IDS working papers;224

MMR “choices” in Brighton : understanding public engagement with vaccination science and delivery

Published on 1 January 2004

In the context of the high-profile controversy that has unfolded in the UK around the combined measles,
mumps and rubella (MMR) vaccine and its possible adverse effects, this paper addresses how parents in
Brighton are thinking about MMR for their own children. Research focusing on parents’ engagement with
MMR has been dominated by analysis of the proximate influences on their choices, and in particular
scientific and media information, guiding policy to focus on information and education. The ethnographic
work in Brighton reported in this paper, to be complemented by survey work, begins to question the
validity of such reasoning by showing how wider personal and social issues shape parents’ immunisation
actions. Extended parental narratives show how parents’ practices around MMR are shaped by their
personal histories, by birth experiences and related feelings of control, by family health histories, by their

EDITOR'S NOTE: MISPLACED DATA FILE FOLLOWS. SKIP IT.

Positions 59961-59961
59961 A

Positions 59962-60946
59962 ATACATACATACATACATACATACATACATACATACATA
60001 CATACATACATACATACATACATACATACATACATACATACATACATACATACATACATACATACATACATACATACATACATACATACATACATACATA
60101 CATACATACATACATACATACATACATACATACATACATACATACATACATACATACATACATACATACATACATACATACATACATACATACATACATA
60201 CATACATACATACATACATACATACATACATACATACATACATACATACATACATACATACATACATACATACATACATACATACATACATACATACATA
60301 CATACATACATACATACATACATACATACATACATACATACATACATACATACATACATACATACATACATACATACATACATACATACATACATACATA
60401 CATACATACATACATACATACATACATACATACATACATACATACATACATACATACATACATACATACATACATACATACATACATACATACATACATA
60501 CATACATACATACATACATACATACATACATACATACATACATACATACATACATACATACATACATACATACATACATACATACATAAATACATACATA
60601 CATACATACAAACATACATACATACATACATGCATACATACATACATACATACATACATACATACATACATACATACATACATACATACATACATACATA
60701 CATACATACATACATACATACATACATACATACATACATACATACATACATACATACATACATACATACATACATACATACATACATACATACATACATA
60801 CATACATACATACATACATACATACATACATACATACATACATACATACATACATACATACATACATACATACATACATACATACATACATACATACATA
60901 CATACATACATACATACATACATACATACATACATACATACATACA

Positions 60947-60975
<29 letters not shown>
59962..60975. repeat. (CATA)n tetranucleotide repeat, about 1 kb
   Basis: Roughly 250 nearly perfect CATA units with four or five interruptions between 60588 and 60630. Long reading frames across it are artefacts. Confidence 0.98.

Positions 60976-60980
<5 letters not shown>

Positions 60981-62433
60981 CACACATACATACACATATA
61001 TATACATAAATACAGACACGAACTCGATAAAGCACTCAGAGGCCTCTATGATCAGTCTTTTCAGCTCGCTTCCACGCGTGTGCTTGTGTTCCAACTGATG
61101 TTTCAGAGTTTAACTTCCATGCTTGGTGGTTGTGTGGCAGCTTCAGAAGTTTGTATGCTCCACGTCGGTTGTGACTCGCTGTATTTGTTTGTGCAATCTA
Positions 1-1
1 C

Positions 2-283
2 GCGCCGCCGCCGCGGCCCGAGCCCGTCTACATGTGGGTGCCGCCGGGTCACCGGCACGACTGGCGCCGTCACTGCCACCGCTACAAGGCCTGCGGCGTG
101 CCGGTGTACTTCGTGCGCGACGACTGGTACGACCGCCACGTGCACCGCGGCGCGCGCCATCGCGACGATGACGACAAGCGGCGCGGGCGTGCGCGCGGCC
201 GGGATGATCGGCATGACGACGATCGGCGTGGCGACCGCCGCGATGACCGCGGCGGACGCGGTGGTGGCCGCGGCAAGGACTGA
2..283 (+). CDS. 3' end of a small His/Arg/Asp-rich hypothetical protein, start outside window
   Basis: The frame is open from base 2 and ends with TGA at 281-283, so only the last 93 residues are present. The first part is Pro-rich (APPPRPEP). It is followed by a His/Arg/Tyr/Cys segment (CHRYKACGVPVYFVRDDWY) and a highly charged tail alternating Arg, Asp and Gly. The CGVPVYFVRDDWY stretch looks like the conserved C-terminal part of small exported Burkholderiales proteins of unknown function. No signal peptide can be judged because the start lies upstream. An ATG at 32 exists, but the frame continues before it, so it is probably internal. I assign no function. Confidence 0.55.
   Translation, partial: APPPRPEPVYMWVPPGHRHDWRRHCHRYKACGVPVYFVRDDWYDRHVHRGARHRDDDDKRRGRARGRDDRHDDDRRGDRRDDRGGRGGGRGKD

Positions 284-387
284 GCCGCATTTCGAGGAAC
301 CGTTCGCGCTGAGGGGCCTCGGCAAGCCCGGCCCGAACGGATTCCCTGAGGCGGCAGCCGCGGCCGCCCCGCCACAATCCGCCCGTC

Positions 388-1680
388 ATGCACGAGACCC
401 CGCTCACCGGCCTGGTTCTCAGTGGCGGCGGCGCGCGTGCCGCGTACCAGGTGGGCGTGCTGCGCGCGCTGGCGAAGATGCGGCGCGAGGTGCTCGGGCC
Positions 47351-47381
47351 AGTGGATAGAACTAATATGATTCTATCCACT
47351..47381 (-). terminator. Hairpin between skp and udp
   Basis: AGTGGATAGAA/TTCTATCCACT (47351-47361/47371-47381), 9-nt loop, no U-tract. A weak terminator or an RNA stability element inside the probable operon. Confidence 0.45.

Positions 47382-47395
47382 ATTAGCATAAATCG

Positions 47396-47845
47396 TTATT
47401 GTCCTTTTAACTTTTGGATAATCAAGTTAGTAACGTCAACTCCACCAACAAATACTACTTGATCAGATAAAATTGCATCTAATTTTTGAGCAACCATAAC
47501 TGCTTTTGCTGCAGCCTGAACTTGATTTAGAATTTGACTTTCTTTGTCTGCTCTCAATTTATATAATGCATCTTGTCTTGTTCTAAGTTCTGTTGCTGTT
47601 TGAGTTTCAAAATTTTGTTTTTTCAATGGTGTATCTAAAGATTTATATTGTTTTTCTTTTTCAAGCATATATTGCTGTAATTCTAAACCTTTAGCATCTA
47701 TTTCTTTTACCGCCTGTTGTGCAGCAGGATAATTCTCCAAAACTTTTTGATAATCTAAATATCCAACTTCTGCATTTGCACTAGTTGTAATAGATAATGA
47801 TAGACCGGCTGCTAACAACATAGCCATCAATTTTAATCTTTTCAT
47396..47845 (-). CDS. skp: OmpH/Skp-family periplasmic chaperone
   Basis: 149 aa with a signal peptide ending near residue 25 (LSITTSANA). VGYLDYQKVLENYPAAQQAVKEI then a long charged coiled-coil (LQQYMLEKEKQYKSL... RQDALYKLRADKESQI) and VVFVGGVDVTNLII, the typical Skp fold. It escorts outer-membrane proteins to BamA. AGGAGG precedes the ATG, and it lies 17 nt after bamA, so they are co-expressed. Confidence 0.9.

readings of their child’s health and particular strengths and vulnerabilities, by particular engagements with
health services, by processes of confidence-building and undermining, and by friendships and
conversations with others, which are themselves shaped by wider social differences and transformations.
“MMR talk” has become a social phenomenon. Many see vaccination as a personal decision which must
respond to the particularities of a child’s immune system. These perspectives both challenge key tenets of
public health policy, and suggest ways in which people’s engagements with MMR reflect wider changes in
their relations with science and the state.

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